A healthier world starts here
At the College of Veterinary Medicine, we embrace the One Health concept. We recognize how animal and human health are deeply intertwined. This understanding guides everything we do, from innovation and excellence in teaching to research and service to promote animal and human health for the public good. As a college, we are committed to an environment that is fulfilling and rewarding, and is recognized for good communication, productive collaboration, mutual respect, diversity, integrity and honesty.
Meet Dr. Yunjeong Kim, associate professor in the Department of Diagnostic Medicine/Pathobiology, who is our featured researcher of the month. She talks about her goal of developing antiviral drugs to treat feline coronavirus infections and feline infectious peritonitis.
Sen. Vicki Schmidt teared up as she relayed the story Thursday of 29-year-old Topeka resident Caroline Meyer. Meyer, a heart disease survivor — a young and healthy woman — isn’t the typical image that comes to mind when someone thinks of heart disease. Meyer was finishing veterinary school at Kansas State University when she was diagnosed with acute congestive heart failure and was transported to St. Luke’s Hospital in Kansas City, Mo. Read the story to learn about Caroline's struggles and eventual triumph.
H1N1. H5N1. H7N9. The influenza virus comes in many varieties and goes by many names. Its diversity is also its greatest asset: the ability to change two proteins on its surface—H and N in shorthand—lets it evade the immune system and complicates the work of drug- and vaccinemakers. Now, researchers report that they’ve used computers to help them target a region of the virus that rarely changes, and they’ve designed a small protein that renders the virus unable to infect cells and cause disease, at least in mice.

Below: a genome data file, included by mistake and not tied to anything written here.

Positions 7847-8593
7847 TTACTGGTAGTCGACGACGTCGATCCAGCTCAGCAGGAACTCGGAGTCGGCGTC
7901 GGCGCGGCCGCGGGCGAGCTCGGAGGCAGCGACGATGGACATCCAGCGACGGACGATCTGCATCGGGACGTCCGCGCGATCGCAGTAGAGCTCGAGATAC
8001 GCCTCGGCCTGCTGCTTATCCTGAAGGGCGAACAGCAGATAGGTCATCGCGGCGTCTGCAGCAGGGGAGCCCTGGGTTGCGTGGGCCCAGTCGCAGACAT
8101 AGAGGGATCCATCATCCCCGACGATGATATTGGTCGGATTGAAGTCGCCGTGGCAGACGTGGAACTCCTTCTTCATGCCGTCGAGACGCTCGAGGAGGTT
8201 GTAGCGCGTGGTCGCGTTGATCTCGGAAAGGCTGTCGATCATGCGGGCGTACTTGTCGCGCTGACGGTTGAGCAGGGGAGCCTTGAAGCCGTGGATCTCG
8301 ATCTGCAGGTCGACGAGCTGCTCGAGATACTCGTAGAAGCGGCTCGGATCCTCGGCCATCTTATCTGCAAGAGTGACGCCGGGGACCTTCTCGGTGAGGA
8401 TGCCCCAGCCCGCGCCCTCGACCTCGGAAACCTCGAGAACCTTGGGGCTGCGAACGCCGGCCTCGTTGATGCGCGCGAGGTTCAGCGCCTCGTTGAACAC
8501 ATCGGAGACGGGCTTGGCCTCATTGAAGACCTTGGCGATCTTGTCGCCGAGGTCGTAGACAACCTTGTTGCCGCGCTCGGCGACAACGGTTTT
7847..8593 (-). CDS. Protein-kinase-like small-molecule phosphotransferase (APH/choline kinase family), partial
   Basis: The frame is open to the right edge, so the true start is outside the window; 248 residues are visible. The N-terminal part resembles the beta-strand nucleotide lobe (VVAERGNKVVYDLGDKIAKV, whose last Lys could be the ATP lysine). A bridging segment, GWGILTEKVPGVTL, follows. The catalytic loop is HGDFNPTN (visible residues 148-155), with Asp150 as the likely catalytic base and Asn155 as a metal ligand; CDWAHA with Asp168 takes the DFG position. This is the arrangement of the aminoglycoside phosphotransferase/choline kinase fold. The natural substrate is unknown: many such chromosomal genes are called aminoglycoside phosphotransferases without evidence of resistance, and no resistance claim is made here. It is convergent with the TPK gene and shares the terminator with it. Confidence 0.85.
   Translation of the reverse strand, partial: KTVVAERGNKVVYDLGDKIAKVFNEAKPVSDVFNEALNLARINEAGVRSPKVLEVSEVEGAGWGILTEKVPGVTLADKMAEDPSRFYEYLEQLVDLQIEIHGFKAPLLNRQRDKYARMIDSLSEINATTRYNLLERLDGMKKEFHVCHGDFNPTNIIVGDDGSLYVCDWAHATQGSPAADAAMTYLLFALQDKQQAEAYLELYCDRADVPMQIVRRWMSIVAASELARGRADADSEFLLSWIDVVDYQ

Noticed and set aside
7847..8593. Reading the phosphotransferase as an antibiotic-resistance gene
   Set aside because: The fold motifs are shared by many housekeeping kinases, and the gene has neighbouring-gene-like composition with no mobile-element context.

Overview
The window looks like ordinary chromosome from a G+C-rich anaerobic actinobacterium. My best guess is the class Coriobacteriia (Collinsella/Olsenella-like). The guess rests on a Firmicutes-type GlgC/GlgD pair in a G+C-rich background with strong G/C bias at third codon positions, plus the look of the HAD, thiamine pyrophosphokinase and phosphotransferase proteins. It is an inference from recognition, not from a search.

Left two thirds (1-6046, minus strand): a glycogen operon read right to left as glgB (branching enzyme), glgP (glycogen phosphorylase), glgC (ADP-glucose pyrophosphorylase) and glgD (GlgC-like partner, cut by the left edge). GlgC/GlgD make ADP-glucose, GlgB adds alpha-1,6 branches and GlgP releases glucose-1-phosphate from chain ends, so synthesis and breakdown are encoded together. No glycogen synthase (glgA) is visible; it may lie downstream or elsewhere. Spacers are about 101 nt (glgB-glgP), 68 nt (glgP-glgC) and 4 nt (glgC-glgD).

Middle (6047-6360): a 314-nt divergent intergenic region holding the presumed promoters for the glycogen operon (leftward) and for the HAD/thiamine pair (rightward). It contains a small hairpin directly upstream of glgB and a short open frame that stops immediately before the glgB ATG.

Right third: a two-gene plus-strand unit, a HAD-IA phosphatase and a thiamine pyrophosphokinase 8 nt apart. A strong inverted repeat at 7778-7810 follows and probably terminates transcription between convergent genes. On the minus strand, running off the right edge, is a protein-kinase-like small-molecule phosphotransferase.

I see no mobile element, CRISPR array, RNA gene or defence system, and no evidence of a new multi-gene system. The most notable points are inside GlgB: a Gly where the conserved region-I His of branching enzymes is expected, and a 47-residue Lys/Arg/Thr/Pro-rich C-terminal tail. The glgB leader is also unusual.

With the Zika virus outbreak growing, a Kansas State University infectious disease expert says that research is crucial to combating this outbreak and preventing the spread of other mosquito-borne viruses. "One of the strengths that we have here at the Biosecurity Research Institute is the development of diagnostics and vaccine work," said Stephen Higgs, director of the Biosecurity Research Institute."That is exactly what is needed to enable timely responses to new diseases as they come along."
Diagnostic results are now within touch at the Kansas State Veterinary Diagnostic Laboratory — thanks to the launch of a brand-new app for mobile devices. The lab anticipates the new app will improve customer service and efficiency at delivering results to veterinarians across the country.
Do you know a graduating or current veterinary technician looking for a fantastic new opportunity? The Veterinary Technician Intern Program at the VHC offers exposure to a variety of specialties and access to board-certified veterinarians and may be the perfect option! More details and application can be found here: http://www.vet.k-tate.edu/vhc/about/employment/TechnicianInternship.html Or contact Lisa Bryant at firstname.lastname@example.org.